I loved María from the very first. She’s such an amazing combination of strength, fragility, and violence. She has this primal rage in her, and the way she deals with her grief and heartbreak and her desperation to be a mother again is such a beautiful contradiction. It wasn’t hard to find her, strangely enough. I grew up on a farm, so I’ve lived farm life. But I hadn’t delivered baby lambs, so that was new.
The complete interview can be read over at Entertainment Weekly.
Some fantastic new editorial pictures have been added to the photo gallery. Have a look at the previews and a complete list below. Many thanks to Marinka for submitting most of these great finds.
Photo Gallery – Editorial Photography – 2018 – Session 06
Photo Gallery – Editorial Photography – 2018 – Session 04
Photo Gallery – Editorial Photography – 2017 – Session 16
Photo Gallery – Editorial Photography – 2017 – Session 09
Photo Gallery – Editorial Photography – 2017 – Session 04
Photo Gallery – Editorial Photography – 2015 – Session 14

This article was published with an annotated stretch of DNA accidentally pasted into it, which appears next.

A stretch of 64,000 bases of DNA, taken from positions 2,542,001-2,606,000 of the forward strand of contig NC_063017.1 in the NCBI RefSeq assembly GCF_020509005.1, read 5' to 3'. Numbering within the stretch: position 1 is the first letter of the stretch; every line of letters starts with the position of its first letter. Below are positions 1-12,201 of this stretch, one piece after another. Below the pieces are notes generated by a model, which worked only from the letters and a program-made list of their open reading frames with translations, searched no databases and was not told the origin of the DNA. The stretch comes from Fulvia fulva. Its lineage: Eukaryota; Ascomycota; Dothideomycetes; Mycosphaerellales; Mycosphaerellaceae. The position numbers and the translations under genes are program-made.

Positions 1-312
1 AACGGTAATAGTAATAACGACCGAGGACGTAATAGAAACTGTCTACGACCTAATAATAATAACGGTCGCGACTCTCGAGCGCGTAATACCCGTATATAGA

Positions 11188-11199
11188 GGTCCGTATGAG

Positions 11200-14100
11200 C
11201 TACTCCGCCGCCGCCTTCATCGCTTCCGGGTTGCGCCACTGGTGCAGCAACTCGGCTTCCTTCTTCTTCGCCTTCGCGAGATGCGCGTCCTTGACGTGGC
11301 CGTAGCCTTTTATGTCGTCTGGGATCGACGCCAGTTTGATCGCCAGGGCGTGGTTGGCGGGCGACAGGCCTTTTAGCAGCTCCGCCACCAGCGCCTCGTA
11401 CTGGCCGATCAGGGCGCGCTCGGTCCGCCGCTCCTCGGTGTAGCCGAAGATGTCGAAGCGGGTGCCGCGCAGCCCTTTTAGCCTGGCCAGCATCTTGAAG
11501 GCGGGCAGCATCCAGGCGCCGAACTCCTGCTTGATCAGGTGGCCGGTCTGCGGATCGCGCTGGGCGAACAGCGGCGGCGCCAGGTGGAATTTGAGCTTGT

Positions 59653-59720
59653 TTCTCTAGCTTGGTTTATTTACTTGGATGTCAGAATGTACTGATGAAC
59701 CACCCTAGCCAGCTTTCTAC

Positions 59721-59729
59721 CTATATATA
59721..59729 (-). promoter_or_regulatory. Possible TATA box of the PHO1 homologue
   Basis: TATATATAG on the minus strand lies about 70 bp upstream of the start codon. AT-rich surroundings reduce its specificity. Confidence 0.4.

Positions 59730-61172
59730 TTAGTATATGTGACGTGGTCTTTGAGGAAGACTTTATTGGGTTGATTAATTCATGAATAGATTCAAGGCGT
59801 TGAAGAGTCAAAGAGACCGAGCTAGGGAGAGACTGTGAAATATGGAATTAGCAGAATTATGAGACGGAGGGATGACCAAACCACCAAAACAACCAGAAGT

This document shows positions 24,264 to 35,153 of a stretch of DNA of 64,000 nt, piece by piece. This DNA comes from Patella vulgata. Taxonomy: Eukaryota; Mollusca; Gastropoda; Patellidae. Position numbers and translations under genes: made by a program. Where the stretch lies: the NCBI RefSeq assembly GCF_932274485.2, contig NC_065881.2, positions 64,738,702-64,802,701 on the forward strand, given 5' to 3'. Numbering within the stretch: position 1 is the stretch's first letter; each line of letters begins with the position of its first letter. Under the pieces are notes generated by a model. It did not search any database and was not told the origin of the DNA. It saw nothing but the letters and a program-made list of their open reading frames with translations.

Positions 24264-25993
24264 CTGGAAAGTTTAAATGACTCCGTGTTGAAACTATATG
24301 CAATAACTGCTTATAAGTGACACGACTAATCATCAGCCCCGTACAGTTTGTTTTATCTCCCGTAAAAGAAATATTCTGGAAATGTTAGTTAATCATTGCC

According to Variety, the upcoming psychological thriller “Angel of Mine,” starring Noomi Rapace, is set as the first acquisition by R & R Films, a new Australian distributor. The company was recently established by industry veterans Richard Becker and Robert Slaviero. The film goes into production this month in Melbourne, Australia. It is the story of intuition and obsession featuring a couple coming to terms with the untimely death of their daughter. The woman becomes convinced that another girl is her own. The script is adapted by Luke Davies (“Lion”) and David Regal from the French film “L’Empreinte,” by Safy Nebbou. Kim Farrant directs. Alongside Rapace, the film stars Yvonne Strahovski and Luke Evans. Other cast includes Richard Roxburgh, Finn Little, Rob Collins, Tracy Mann, Pip Miller and Rachel Gordon. Becker is a veteran who for years headed the sales, production and distribution group Becker Film. Slaviero is former CEO of Hoyts Distribution and Studiocanal. “Farrant showed her promise as a director with the powerful film ‘Strangerland,’ and she has once again attracted an incredible international Australian and international cast to this production,” said Becker. “I couldn’t resist Luke and David’s compelling script. It a story that every parent will identify with.” “Angel of Mine” is a SixtyFourSixty and Garlin Pictures production with principal investors Magna Entertainment and Screen Australia, in association with Film Victoria. Producers are Su Armstrong, Brian Etting and Josh Etting with executive producers Brian Rosen, Nadine de Barros and Robert Ogden Barnum. Fortitude Intl. is handling international sales on the film at the Cannes Film Market.